The last honey in the row(Lusern) I brought back from South Africa after a particularly grueling stint for work years ago but I love South Africa and the warm South Africans. This Lusern Heuning has a medicinal and unfamiliar herbal flavor which is one of the most sheng-like honey in my collection along with the arbutus honey.

When I think of my jars of hard-earned honey that were lugged home from the various corners of the earth or brought by friends, most jars have an abundance of memory attached to them.  I am a bit sad that I have purchased most of my puerh collection quite anonymously online. Even when a tea comes into your life without any more effort than a paypal payment, it does not diminish a power of a good tea.   Despite their pedestrian internet provenance, a tea can be loved and shared amongst friends. 


  1. What an intriguing post :) I have never thought that one could be a student of honey too. Incidentally, I just found that one of my favourite food stores has about 30 kinds of honey :)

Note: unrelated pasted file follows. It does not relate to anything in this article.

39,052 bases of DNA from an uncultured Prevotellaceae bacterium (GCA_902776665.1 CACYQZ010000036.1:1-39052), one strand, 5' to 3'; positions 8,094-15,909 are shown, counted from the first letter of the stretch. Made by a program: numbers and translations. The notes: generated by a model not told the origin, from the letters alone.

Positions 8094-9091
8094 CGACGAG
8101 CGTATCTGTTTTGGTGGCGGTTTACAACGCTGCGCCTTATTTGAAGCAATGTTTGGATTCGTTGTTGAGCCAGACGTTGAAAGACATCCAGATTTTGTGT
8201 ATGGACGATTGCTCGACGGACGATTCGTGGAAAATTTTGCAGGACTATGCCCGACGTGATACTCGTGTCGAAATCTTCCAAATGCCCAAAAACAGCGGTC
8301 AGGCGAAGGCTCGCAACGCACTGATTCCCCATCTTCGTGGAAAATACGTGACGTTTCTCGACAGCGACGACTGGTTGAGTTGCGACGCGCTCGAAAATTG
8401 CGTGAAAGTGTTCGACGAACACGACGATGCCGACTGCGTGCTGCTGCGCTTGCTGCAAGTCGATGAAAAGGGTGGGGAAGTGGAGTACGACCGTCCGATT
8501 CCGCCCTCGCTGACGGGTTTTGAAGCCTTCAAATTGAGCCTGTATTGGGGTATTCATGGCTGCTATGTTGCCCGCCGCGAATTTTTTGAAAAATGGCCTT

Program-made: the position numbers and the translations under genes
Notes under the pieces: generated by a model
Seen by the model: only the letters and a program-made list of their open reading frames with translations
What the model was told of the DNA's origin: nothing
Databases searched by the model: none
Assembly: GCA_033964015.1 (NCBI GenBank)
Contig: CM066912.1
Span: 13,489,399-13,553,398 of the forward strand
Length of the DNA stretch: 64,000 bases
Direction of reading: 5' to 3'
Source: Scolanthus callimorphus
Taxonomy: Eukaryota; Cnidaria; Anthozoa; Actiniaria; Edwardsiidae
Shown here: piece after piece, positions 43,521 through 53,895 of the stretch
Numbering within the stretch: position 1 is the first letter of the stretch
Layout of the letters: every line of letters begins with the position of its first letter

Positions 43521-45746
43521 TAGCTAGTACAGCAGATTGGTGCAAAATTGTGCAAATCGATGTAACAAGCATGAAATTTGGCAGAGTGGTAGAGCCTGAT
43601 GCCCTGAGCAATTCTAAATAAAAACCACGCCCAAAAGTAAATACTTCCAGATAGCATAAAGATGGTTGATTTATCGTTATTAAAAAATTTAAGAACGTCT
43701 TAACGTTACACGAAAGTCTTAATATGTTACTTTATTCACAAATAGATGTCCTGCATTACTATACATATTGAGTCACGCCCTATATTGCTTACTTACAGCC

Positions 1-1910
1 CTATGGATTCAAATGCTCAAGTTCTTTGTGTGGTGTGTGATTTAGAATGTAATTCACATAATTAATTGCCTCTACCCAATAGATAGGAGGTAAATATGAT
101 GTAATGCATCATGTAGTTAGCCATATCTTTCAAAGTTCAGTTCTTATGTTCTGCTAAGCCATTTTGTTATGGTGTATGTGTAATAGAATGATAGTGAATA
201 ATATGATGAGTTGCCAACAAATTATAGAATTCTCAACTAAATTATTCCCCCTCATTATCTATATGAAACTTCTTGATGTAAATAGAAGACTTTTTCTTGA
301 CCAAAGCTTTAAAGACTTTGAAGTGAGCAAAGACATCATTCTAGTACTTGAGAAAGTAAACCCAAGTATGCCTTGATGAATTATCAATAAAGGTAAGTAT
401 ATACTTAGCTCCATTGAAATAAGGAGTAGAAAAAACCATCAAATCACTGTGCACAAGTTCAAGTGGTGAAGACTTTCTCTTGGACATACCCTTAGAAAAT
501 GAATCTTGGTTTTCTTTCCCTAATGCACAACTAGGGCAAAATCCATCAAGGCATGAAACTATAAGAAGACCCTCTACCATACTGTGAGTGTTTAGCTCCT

Thanks for the article!

  2. Dear Jakub,

    You know my eyes literally popped out when I read "30 kinds of honey". Please do post on your blog if you to try any- I imagine the forests of Czechoslovakia hold some hidden gems. Honey tends to be way more affordable than pu-erh and it's harder to get a bad honey as long as you avoid the boring clover and acacia honeys. Color tends to be a rough guide- dark ones have never disappointed me. And you can always give away honey's more easily than a beeng. (Am I pushing to hard?)


  3. Dear hster,
    I re-checked it, it is 43 actually. However, they are generally not local, but from all over the world. You may have a look at them here:
    - google translate should help, if it does not, leave me a message and I'll translate it to english.

    If you are interested in local honey, I think it could be arranged - we have some good forest honey (dark one, as you say, it hardly ever disappoints, as opposed to the light, washy one). I am no expert in honey though - I know only "forest honey" (dark, thick) and "meadow honey" (sweet, much less thick) - so what I consider to be a nice honey may be miles below your standards :)

  4. Jakub,

    Toppotraviny has a most respectable honey selection indeed with honeys I've never tasted (the Quillaja honey from Chile and Pampas grass honey.) But it's also very pricey according to conversion rates. I.e. Manuka is going for 523 CZK= $25. Even in the U.S. breaching $20 barrier is rare. I think your middle man upcharge is steep.